January 9th, 2013 | Published in History of Bowling
Mort Luby Sr., my father, took over the Bowlers Journal when he was 28 years old. He never went to college, and I’m not sure that he ever finished high school.
I just know that he was terribly insecure about his writing. Even when I was a kid, he would ask me to look over his copy and make suggestions when I visited the ramshackle office above the Stock Yard Press. (This was after I sharpened the pencils and changed the typewriter ribbons for Theresa Forkin, his secretary of many years.)
His fervor for bowling was just as great as his father’s. As bowling blossomed around the country and new tournaments sprouted everywhere, he hit the road. He bowled just about every major event and made at least one stab at competitive fame. He fired a 712 series in the 1927 ABC Tournament in Peoria, as he and partner George Stewart led the Doubles for more than a month. Three days before the windup, however, they were shunted down to third place.
Just about every highway in the Midwest had seen his battered old Chrysler coupe. He also was something of an aviation pioneer. I can’t tell you how many times our family drove to Midway Airport and waited for a DC-3 to descend through the gloom and bring him back to us.
My father was a heavy smoker, drinker and gambler. And he loved to eat. That’s why we had a “due bill” (a trade of advertising for food) at Mario’s restaurant in Chicago’s loop and Phil Schmidt’s in Hammond, Ind., for many decades.
His marriage to Frieda Matthaie was undoubtedly the best thing that ever happened to him. This was a merger of two unforgettable human beings.
Frieda was born around the turn of the century in Hollywood. Her father, a German brewmaster, had come to California to run one of the first commercial breweries in that state.
The movie industry was getting started, and Frieda fit right in. She zoomed up and down Hollywood Boulevard in a yellow Mercer runabout. She played bridge with film star Mary Pickford, and once had a date with J. Paul Getty. She was an avid member of the Turners, a German gymnastic society, and won many ribbons and trophies in golf, fencing, swimming, diving, tennis and javelin.
Sometime during the 1920s, she decided to travel to New York to visit some of her Turner colleagues who had moved there. She got off the train in Chicago to break up the trip and arranged a side trip to the Indiana Dunes. While at a party there, she was intrigued by a curly-haired young man named Mort who played a mean ukulele. A small romance ensued.
Off she went to New York, only to receive a bizarre telegram from Chicago.
“Go down to Tiffany’s and buy a ring,” my father wrote. “I’m coming to New York to marry you.”
He turned up a few days later and they marched together down the aisle at St. Patrick’s Cathedral.
They were a team. Although her California family practically ostracized her for marrying this odd bowling person from the frigid Midwest, Frieda embraced the sport avidly. Always an excellent athlete, she soon led her women’s league at the Beverly Recreation.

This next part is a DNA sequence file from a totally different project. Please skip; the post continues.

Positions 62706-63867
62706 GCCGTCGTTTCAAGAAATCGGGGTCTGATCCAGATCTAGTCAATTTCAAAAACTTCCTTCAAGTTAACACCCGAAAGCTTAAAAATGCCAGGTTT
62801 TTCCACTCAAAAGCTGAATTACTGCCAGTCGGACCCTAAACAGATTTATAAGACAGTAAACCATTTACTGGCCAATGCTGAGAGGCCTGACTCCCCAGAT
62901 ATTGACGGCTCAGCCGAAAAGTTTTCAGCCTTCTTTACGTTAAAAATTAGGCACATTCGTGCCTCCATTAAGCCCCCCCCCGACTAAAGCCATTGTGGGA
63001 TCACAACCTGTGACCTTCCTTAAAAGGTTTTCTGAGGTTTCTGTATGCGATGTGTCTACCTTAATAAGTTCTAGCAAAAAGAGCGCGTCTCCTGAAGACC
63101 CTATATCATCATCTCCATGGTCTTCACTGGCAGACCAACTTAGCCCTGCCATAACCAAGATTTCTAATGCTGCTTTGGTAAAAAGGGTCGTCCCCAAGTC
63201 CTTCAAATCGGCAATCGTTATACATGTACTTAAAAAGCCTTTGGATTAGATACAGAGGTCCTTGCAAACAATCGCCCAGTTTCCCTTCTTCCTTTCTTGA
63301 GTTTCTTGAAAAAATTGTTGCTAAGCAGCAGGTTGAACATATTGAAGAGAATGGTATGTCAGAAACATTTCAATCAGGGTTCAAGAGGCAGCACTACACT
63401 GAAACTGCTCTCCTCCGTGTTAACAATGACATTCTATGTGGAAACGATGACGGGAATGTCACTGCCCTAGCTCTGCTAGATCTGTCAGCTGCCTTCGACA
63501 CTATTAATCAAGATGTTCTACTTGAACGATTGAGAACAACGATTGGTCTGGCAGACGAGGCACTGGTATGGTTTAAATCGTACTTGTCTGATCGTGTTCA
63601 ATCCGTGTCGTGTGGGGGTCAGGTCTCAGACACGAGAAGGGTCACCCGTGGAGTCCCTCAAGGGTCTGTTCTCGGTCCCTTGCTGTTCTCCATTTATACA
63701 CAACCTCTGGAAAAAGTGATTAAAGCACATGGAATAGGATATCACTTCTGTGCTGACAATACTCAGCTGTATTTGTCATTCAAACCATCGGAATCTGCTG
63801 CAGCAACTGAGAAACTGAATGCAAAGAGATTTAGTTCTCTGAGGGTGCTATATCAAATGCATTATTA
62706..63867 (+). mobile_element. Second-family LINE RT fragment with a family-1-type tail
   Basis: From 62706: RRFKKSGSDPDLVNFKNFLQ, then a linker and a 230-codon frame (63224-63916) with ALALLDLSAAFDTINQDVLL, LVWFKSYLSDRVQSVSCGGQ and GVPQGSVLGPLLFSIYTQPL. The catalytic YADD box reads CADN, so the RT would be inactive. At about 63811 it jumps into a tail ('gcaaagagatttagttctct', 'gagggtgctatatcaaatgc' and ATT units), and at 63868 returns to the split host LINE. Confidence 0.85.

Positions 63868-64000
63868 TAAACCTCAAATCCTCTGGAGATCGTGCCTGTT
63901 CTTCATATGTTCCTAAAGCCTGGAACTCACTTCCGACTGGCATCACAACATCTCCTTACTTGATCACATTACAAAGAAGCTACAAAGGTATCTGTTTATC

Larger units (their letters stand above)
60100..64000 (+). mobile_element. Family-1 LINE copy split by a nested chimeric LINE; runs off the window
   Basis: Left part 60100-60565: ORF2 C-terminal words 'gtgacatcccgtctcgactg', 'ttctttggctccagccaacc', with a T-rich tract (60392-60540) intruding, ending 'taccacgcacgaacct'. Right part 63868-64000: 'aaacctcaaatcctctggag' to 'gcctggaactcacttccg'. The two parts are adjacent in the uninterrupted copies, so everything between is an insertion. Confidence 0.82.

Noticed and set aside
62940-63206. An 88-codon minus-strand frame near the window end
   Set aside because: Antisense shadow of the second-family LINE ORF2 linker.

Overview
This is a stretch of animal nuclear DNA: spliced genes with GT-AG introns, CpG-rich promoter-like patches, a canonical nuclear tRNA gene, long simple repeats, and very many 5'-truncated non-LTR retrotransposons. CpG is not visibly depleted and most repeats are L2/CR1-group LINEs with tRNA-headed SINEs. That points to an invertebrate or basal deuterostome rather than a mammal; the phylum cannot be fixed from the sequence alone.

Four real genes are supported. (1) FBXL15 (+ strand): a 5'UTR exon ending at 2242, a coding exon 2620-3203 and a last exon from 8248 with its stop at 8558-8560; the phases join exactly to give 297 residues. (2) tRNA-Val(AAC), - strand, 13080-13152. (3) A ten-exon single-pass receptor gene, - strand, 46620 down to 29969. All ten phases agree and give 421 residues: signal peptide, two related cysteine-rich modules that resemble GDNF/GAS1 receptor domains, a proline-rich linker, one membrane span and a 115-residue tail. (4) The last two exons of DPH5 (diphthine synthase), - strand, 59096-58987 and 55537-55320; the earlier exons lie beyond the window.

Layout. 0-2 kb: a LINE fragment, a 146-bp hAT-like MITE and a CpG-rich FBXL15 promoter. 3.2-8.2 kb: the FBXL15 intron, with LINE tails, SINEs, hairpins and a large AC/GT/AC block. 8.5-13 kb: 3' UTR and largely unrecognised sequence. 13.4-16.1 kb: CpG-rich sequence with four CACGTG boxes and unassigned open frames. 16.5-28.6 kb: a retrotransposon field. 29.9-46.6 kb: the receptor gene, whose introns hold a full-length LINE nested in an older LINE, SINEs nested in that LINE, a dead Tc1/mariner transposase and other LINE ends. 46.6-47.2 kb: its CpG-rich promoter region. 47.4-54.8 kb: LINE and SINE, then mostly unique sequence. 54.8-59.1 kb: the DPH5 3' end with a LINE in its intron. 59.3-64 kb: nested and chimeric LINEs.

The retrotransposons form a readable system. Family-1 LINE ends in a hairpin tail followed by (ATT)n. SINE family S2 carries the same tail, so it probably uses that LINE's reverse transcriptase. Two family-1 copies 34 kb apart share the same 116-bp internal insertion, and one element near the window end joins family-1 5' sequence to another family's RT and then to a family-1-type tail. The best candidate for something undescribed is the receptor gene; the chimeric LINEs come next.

Of course, she got a lot of first-class instruction. When Andy Varipapa came to our house, he and my mother would descend to the basement and practice on the concrete. I can still hear those bowling balls whacking the basement walls.
She traveled with my father on many of his trips, sitting patiently in the Chrysler while he made “calls” on advertisers. I was always amazed at her patience with some of the loopy characters that inhibited his world. The wife of the Pabst Blue Ribbon advertising director was a loud drunk who came to our house and played the piano (badly) and sang off-key. My mother would smile sweetly and bring her yet another whiskey sour. Pabst ran a lot of full-page ads in those days.
Like most Americans during the Great Depression, we suffered financially. Our house on May Street was sold and we moved into a small apartment a few miles away. Bowlers Journal shrank to digest-size, the ad count withered and, finally, the frequency was reduced from weekly to monthly.
When Prohibition ended, the beer and whiskey companies began advertising again. But few of the bowling manufacturers could afford space. We ate a lot of greasy 5-cent White Castle burgers and never missed the 25-cent Friday fish fry at Casto’s, the local saloon and bookie joint. (Even when he was almost broke, Mort Sr. loved to play the ponies.)
Despite the grim economic conditions, my father decided in 1931 that Bowlers Journal could not continue as a one-man show. He called Northwestern University and asked if they knew of a bright student who could take shorthand. The school sent over 16-year-old Sam Weinstein.
“I had to compress a three-month course in shorthand into six weeks,” Sam told an interviewer many years later. “I was the office handyman. I did everything but darn Luby’s socks.”
Sam was named Editor the following year. One of his chores was to lay out ads. His work impressed the folks at National Billiard Supply, and he was hired away in 1933 to become that company’s ad manager. He later became the country’s largest bowling distributor and a fabled radio announcer. When he finally retired his radio show, he had been on the air for more than 50 years.